In the early 1800s as Henry Ward Beecher stepped up to the podium of Plymouth Church to preach, he found a letter awaiting him. He opened it and found it contained only one word: “Fool.”
With becoming seriousness, he announced to the church the contents of the letter. Then he said, “I have known many an instance of a man writing a letter and forgetting to sign his name, but this is the only instance I have ever known of a man signing his name and forgetting to write the letter.”
There are times when we all feel like fools whether someone calls us one or not. Most of us don’t really need a special day—April’s Fool’s Day—to remind us of those times. Shakespeare put it this way: “The fool doth think he is wise, but the wise man knows himself to be a fool.”
In our highly technical age, it is impossible to know everything about anything. Science says that we use no more than 10 percent of our brain’s capabilities. (And this is more evident in some than in others.)
In a practical sense, we must choose the areas in which we intend to remain ignorant. I have chosen nuclear physics, advanced calculus, and anything more mechanical than an electric can opener.
While ignorance can be bliss in some things, to be ignorant in vital matters is worse than foolish. It is asinine. I heard of two women who were looking through a colorfully-decorated card shop in California. Pastel Easter bunnies, chicks, baskets, and eggs filled the shelves and were suspended from the ceiling. One of the women picked up a card with a cross on it and was heard to remark to her friend, “Will you look at this? They’re even dragging religion into Easter now!”
This year Easter Sunday–commemorating Jesus’ resurrection after His death on the cross–falls on April Fool’s Day. At first blush that may seem a travesty, but God isn’t bothered by it. In fact, He made the first connection, saying through Paul, “The preaching of the cross is to them that perish foolishness; but unto us which are saved it is the power of God” (1 Cor. 1:18).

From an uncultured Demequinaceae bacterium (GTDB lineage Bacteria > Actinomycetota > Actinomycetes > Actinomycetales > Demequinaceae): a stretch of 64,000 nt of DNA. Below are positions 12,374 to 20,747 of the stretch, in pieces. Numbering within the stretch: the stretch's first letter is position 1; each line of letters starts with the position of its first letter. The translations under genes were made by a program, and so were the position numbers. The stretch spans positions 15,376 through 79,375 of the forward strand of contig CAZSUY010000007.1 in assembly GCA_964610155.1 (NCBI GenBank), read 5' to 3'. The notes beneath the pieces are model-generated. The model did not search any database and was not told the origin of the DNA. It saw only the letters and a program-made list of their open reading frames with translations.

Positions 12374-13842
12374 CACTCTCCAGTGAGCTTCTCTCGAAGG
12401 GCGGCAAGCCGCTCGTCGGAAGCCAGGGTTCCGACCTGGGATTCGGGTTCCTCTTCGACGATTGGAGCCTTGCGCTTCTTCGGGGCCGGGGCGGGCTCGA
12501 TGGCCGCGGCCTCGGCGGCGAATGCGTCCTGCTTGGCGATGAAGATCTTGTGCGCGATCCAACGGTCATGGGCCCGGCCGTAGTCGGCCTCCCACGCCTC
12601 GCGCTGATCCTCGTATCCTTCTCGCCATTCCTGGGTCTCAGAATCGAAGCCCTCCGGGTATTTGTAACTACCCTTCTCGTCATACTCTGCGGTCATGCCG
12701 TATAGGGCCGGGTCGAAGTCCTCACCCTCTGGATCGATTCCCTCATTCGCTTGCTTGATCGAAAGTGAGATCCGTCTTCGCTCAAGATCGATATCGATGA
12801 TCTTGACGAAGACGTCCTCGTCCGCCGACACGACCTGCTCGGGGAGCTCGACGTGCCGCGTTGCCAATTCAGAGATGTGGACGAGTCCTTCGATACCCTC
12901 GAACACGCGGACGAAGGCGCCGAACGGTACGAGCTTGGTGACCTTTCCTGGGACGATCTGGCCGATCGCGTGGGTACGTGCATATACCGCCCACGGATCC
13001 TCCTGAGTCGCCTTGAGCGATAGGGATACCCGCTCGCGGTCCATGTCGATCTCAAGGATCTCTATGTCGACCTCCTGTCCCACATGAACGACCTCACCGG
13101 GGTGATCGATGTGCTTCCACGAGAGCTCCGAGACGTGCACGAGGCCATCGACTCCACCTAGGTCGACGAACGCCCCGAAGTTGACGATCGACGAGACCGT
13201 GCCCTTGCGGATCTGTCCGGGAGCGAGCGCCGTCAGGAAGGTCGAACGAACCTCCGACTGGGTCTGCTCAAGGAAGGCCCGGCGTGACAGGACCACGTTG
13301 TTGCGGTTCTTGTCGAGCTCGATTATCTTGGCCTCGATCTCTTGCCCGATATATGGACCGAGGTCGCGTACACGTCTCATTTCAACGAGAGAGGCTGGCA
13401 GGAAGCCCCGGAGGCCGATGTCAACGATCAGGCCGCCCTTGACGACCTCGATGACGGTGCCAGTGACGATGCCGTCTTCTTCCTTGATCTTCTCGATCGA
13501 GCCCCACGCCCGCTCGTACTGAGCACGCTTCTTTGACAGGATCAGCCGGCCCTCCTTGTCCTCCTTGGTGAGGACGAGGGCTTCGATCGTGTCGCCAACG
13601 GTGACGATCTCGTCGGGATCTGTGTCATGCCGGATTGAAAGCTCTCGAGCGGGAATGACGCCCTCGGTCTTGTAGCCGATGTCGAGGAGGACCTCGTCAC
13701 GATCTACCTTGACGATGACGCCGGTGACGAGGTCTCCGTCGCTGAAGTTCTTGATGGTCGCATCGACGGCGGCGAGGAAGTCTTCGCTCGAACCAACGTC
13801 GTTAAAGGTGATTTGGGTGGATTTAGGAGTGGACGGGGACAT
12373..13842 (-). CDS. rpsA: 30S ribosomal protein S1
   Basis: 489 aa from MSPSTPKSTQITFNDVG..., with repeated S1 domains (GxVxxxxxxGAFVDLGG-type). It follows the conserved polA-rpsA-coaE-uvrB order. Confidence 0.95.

In other words, the only foolishness about the Cross and its aftermath, Easter, is in the minds of those who consider it too simple to be true or worthy of investigating.
On the first Easter Jesus, in His resurrected body, joined two of His followers as they walked to Emmaus, mourning the death of the one they had hoped would be the Messiah. As He walked with them, He didn’t allow them to recognize Him but all the way explained to them how the crucifixion had fulfilled God’s plan and was just what their Scriptures had predicted. He told them, “O fools, and slow of heart to believe all that the prophets have spoken. Ought not Christ to have suffered these things and to enter into his glory?” (Luke 24:25-26).
There are, by biblical definition, many kinds of fools. The believer, like those on the Emmaus road, who has not gone far enough in faith to have peace and assurance. The fool who has said in his heart, “No God.” The rich fool who planned to increase his storehouses, eat, drink and be merry—not knowing it was his last day on earth. Or those like Paul who, undeterred by what anyone thought or what it would cost him, willingly became a “fool for Christ’s sake.”
An old song asks, “What kind of fool am I?” On April Fool’s Day—this year also the holiest day of the year—it’s still a good question.